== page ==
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Red Sox’ Shane Victorino sidelined two days because of soreness

Shane Victorino (left) played only 30 games last season.Barry Chin/Globe Staff

FORT MYERS, Fla. — Shane Victorino will get a couple of days to rest after telling Red Sox manager John Farrell Saturday that his legs were sore and it would be best to take some time off.

Farrell wasn't concerned, as Victorino played at full speed for five innings against the Marlins Friday and took batting practice Saturday. Victorino had back surgery in August but this soreness was not related to that.

"Just general soreness — quads, [hamstrings] — not back related at all. Back off next couple of days, but he will be in lineup vs. St. Louis on Monday," Farrell said.

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Victorino also downplayed the issue.

"Normal everyday soreness," he said. "Don't look too far into it. From a physical standpoint, I'm fine. Different when you go out there after not playing for so long and I made the play against the wall and going first to third which I wasn't accustomed to doing. You can't simulate that in the offseason."

Victorino had every intention of playing back-to-back days but didn't want to take the risk at this point of spring training.

"More sore than I thought I was going to be so why make the problems worse?" he said. "The plan was not to go on the long trip [to Port St. Lucie and Jupiter], but I'd rather get my body ready and I'll make the three-hour bus ride Monday."

Victorino walked in the fourth inning Friday then went to third base on a ball lined to left center by Daniel Nava.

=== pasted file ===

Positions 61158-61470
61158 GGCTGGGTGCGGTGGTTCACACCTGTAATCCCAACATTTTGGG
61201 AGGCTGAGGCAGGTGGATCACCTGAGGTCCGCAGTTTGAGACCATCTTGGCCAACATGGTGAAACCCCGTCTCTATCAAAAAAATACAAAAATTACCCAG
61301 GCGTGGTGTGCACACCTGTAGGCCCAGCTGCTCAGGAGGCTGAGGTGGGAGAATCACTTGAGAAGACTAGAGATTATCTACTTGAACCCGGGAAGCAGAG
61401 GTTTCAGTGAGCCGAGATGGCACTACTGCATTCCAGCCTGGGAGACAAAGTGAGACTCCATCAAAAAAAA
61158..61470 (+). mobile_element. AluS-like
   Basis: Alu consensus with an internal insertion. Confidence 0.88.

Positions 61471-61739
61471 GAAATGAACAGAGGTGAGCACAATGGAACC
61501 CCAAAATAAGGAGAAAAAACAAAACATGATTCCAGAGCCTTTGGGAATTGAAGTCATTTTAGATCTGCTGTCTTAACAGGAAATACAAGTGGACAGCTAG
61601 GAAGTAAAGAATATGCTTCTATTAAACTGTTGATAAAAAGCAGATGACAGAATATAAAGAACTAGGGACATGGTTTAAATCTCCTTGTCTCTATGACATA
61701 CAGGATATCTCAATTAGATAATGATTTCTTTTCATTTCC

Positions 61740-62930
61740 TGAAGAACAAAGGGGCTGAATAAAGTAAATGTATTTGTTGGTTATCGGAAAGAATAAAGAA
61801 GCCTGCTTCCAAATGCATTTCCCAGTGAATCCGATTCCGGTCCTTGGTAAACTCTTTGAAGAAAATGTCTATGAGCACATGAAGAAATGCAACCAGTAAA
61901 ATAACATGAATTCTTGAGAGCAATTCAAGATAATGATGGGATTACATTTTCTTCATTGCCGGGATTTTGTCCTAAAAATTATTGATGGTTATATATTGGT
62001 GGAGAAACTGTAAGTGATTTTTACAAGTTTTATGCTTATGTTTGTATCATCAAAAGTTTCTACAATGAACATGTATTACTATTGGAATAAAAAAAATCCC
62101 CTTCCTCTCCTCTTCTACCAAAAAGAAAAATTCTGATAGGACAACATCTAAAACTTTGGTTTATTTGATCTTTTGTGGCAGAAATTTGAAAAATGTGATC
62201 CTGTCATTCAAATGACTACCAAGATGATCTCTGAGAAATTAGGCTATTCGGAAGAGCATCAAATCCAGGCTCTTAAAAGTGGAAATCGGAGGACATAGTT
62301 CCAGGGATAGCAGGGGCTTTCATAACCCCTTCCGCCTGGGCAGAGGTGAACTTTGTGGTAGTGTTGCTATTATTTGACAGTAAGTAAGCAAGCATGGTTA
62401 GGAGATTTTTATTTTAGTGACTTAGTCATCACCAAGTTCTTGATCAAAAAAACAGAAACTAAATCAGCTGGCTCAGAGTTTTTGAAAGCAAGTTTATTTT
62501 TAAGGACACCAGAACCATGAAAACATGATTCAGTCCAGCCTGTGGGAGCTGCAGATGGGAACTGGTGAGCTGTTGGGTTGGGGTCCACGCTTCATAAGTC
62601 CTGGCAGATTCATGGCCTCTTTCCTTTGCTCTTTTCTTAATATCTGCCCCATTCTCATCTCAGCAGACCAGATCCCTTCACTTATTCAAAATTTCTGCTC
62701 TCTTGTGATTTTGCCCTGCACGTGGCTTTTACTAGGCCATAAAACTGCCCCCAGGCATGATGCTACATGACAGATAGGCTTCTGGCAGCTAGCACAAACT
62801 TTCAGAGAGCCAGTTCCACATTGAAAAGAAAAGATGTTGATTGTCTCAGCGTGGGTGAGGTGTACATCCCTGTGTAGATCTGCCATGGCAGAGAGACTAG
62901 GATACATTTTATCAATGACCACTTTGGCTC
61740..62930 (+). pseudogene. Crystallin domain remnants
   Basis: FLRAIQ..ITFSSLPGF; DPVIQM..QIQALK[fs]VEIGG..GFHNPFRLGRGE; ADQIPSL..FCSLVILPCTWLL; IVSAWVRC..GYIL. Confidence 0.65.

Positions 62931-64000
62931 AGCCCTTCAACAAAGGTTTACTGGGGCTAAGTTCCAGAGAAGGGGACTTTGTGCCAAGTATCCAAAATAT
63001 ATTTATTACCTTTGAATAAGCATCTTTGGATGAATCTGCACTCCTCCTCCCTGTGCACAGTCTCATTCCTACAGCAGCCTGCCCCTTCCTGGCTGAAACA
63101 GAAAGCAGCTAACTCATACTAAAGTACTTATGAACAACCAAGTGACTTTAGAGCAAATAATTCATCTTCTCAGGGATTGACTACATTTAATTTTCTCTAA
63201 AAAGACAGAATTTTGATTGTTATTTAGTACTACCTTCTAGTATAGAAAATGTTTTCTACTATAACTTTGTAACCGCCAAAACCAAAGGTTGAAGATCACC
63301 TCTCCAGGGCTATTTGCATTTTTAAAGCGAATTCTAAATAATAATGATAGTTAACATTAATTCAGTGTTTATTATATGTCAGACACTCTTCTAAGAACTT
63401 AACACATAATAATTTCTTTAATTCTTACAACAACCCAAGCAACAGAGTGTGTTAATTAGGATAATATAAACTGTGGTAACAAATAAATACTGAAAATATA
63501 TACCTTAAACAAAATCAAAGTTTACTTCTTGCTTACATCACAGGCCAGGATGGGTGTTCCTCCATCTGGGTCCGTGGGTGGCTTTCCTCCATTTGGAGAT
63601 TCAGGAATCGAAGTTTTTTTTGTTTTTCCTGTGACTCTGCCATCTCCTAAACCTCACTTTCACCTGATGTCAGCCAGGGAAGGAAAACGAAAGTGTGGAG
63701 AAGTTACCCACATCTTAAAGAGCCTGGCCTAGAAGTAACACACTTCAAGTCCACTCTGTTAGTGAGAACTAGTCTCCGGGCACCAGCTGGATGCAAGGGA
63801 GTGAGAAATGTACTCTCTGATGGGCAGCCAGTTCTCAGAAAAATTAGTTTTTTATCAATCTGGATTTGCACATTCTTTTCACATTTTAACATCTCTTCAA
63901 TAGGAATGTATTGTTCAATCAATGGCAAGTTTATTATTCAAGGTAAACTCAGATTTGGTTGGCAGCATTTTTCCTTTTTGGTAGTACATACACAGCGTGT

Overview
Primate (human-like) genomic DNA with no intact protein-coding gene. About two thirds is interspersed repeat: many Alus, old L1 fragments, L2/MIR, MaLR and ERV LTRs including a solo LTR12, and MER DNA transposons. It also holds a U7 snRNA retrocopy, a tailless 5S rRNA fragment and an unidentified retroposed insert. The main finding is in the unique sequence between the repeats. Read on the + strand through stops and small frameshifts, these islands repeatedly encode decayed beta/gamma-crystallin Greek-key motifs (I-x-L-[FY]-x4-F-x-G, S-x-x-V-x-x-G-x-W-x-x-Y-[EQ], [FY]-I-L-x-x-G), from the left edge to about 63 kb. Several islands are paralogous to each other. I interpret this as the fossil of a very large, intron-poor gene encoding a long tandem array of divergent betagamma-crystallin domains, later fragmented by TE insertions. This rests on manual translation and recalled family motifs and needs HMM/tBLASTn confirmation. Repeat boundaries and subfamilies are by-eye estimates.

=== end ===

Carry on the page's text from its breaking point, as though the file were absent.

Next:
"Those are my instincts and it ended up being a bang-bang play," Victorino said. "You don't expect to be in that position so early, but that part of me comes out. I just count my blessings I've made it through a few games and [will be] ready to go Monday."

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Victorino said it's a matter of building up his baseball endurance. The one thing he's really happy about is "there has not been one time when my back has hurt." While he wonders if it will at some point, for now all is good on that front.

Rodriguez shines

In Sarasota, 21-year-old lefthander Eduardo Rodriguez threw three perfect innings against Baltimore, the team that traded him in July. He struck out three and showed a fastball that hit 96 miles per hour. The Sox won the split-squad game, 7-6.

"It was a lot of fun," said Rodriguez, who came out of the clubhouse to watch Baltimore take batting practice and exchanged hugs with several former teammates. "I just tried to keep the same routine and do what I've always been doing. Thankfully it went well."

Facing a loaded Baltimore lineup, Rodriguez struck out Alejandro De Aza, Chris Davis, and Everth Cabrera. Four other hitters grounded out.

"I think I did get a lot out of facing their starting guys," Rodriguez said through a translator.

Beyond his skills on the mound, the Sox have liked how Rodriguez has approached his first spring with the team.